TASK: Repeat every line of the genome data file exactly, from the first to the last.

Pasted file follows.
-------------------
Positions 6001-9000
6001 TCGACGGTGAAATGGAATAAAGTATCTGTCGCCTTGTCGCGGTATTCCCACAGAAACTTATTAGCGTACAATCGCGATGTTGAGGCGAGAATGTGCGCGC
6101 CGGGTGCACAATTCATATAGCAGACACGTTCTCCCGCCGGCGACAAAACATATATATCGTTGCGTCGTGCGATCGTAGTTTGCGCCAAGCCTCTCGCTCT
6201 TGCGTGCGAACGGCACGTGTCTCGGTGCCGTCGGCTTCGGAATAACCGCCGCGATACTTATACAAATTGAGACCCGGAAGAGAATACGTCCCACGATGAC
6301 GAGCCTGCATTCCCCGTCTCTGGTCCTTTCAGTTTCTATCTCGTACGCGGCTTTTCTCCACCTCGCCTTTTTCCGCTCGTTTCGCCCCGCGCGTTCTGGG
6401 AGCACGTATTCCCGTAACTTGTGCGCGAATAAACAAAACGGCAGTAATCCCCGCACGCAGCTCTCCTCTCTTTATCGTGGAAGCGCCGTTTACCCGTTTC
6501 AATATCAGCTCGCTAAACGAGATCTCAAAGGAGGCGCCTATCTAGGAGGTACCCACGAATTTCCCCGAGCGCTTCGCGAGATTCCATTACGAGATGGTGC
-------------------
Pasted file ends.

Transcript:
Positions 6001-9000
6001 TCGACGGTGAAATGGAATAAAGTATCTGTCGCCTTGTCGCGGTATTCCCACAGAAACTTATTAGCGTACAATCGCGATGTTGAGGCGAGAATGTGCGCGC
6101 CGGGTGCACAATTCATATAGCAGACACGTTCTCCCGCCGGCGACAAAACATATATATCGTTGCGTCGTGCGATCGTAGTTTGCGCCAAGCCTCTCGCTCT
6201 TGCGTGCGAACGGCACGTGTCTCGGTGCCGTCGGCTTCGGAATAACCGCCGCGATACTTATACAAATTGAGACCCGGAAGAGAATACGTCCCACGATGAC
6301 GAGCCTGCATTCCCCGTCTCTGGTCCTTTCAGTTTCTATCTCGTACGCGGCTTTTCTCCACCTCGCCTTTTTCCGCTCGTTTCGCCCCGCGCGTTCTGGG
6401 AGCACGTATTCCCGTAACTTGTGCGCGAATAAACAAAACGGCAGTAATCCCCGCACGCAGCTCTCCTCTCTTTATCGTGGAAGCGCCGTTTACCCGTTTC
6501 AATATCAGCTCGCTAAACGAGATCTCAAAGGAGGCGCCTATCTAGGAGGTACCCACGAATTTCCCCGAGCGCTTCGCGAGATTCCATTACGAGATGGTGC